Violence In Rap Music Essay

2087 Words9 Pages
Boom, boom! Boom, boom! The kind of bass that drains batteries and the kind of lyrics that unload clips, these are the sounds that rap music produces. I chose this topic because I am extremely interested in rap music and I want to explore the violent aspect of the industry. I have never had a chance to look at the violent side of it and I plan to find answers to questions I have in my search. Tupac Shakur is one of my favorite artists and when he was shot and killed I really started to take notice of the violence. People were getting killed because of an image that was being set. What I really want to know, however, is why rappers feel compelled to graphically describe the violence.
In my search I plan to
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Hip-hop wasn’t a new form of music in 1989, in fact it started in 1982 with Run DMC, but nobody was ready for this form. The police and politicians didn’t like what N.W.A was saying in their lyrics, but all of the things they were rapping about were things that were going on around them on a daily basis. They were seeing people being shot, drug deals going down, and women being called b*tch*s. "I remember when Straight Outta Compton came out, where I lived we could all relate to what they were rapping about because it was our lifestyle."(Wilson. Interview). So basically art was imitating life. But as the decade took a turn into the ‘90’s, so did things for N.W.A. (Tha Biography of Tha E) Ice Cube left to pursue a solo career (Ice Cube- Westside Times) and after him Dr. Dre left to start Death Row Records with Marion "Suge" Knight in 1992. (The Untouchable Death Row Records)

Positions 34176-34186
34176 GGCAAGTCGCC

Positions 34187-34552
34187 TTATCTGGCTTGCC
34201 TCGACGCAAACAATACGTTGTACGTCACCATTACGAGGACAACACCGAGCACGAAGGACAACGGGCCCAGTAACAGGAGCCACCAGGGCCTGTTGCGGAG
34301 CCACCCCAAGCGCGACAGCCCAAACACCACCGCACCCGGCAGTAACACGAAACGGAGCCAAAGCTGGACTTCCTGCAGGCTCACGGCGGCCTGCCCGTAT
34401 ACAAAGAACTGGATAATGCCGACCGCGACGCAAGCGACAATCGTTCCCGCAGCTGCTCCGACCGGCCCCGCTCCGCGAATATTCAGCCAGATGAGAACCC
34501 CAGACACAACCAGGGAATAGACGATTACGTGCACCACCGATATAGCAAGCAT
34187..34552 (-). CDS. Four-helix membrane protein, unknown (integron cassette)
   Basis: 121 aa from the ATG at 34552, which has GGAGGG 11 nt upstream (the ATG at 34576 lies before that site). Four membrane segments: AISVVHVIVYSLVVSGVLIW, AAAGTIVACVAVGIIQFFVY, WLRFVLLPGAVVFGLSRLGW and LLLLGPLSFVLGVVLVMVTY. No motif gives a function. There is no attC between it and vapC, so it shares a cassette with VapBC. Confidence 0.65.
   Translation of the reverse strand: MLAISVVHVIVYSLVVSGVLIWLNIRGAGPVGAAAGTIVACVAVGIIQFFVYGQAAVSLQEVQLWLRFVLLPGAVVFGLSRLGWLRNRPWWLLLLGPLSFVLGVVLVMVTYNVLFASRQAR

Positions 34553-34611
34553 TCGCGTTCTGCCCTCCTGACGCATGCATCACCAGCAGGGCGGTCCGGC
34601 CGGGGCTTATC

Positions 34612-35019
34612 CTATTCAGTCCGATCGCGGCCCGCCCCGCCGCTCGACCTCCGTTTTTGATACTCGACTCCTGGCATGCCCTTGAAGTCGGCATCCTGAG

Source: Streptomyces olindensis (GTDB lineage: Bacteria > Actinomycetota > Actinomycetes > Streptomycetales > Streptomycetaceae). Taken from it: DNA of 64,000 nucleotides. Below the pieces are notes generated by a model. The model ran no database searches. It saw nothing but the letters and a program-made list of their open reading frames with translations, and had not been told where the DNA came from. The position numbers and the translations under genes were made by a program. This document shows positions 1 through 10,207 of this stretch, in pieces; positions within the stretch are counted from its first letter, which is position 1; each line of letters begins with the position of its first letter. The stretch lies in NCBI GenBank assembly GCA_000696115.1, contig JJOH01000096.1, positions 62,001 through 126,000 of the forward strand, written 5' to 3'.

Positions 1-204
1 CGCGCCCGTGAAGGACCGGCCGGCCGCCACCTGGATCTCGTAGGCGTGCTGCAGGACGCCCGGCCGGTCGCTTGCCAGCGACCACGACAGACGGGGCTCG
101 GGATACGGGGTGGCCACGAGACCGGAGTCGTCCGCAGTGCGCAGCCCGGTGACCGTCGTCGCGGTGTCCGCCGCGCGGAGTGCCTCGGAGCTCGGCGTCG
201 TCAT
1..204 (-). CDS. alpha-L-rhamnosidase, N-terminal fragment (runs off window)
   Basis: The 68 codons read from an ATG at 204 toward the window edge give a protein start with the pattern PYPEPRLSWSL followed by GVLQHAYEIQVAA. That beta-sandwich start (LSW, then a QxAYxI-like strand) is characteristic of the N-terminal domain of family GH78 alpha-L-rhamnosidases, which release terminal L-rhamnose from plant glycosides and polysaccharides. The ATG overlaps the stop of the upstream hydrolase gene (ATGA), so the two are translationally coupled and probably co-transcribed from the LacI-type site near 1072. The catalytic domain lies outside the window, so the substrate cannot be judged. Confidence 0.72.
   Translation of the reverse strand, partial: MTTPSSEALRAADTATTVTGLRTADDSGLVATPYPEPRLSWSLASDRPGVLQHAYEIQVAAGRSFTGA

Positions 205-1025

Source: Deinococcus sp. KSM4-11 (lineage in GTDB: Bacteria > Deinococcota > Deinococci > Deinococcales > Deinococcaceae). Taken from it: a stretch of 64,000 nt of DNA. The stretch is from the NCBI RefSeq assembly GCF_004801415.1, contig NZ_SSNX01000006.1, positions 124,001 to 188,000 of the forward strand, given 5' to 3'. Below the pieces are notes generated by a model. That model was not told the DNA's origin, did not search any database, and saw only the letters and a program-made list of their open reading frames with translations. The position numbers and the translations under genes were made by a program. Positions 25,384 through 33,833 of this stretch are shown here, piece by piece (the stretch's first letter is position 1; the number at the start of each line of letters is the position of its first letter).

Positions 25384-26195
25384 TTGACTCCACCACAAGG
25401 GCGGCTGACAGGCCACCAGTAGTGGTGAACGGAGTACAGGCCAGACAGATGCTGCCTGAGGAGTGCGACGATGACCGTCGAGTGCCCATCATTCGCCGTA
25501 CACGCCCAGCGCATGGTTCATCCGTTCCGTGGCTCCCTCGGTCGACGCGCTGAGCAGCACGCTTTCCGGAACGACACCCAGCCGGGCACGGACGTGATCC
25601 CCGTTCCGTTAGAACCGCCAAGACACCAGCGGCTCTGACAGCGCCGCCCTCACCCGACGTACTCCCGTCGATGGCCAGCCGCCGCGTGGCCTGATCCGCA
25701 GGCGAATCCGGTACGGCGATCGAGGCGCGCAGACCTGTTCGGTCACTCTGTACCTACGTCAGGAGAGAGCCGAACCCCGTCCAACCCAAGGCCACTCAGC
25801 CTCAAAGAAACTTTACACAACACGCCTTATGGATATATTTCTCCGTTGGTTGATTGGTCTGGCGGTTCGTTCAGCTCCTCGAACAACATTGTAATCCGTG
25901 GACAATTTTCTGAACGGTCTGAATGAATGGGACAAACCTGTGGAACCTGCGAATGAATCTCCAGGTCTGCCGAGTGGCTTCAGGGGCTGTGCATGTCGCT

From the beginning Death Row Records was like a family, according to Dr. Dre. With acts like Dr. Dre, Snoop Doggy Dogg, Tha Dogg Pound, and Warren G, Death Row
Page 3 was a dominant force in rap music. Suge Knight, a former college football player for U.N.L.V (University of Nevada Las Vegas), used his 325 lb. frame as a scare tactic. A former employee of Knight, Vanilla Ice ( Rob Van Winkle) recently said in an interview that Knight held him by the ankles over a hotel balcony demanding rights to the song "Ice, Ice
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